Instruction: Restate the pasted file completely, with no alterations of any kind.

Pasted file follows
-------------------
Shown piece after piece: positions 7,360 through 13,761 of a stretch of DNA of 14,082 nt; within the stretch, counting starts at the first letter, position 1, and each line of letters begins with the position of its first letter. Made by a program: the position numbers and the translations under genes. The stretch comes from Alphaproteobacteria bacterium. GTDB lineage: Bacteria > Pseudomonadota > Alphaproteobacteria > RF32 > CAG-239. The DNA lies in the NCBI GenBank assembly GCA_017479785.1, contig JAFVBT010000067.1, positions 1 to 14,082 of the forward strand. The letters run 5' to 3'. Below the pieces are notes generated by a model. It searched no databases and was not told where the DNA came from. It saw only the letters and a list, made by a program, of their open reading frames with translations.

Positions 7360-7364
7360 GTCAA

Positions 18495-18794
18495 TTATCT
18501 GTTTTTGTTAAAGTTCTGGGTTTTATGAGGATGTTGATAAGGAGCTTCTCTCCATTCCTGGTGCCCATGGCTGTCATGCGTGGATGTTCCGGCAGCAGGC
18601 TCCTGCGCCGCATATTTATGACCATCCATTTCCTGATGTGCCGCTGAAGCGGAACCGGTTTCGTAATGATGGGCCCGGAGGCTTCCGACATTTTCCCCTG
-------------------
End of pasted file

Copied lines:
Shown piece after piece: positions 7,360 through 13,761 of a stretch of DNA of 14,082 nt; within the stretch, counting starts at the first letter, position 1, and each line of letters begins with the position of its first letter. Made by a program: the position numbers and the translations under genes. The stretch comes from Alphaproteobacteria bacterium. GTDB lineage: Bacteria > Pseudomonadota > Alphaproteobacteria > RF32 > CAG-239. The DNA lies in the NCBI GenBank assembly GCA_017479785.1, contig JAFVBT010000067.1, positions 1 to 14,082 of the forward strand. The letters run 5' to 3'. Below the pieces are notes generated by a model. It searched no databases and was not told where the DNA came from. It saw only the letters and a list, made by a program, of their open reading frames with translations.

Positions 7360-7364
7360 GTCAA

Positions 18495-18794
18495 TTATCT
18501 GTTTTTGTTAAAGTTCTGGGTTTTATGAGGATGTTGATAAGGAGCTTCTCTCCATTCCTGGTGCCCATGGCTGTCATGCGTGGATGTTCCGGCAGCAGGC
18601 TCCTGCGCCGCATATTTATGACCATCCATTTCCTGATGTGCCGCTGAAGCGGAACCGGTTTCGTAATGATGGGCCCGGAGGCTTCCGACATTTTCCCCTG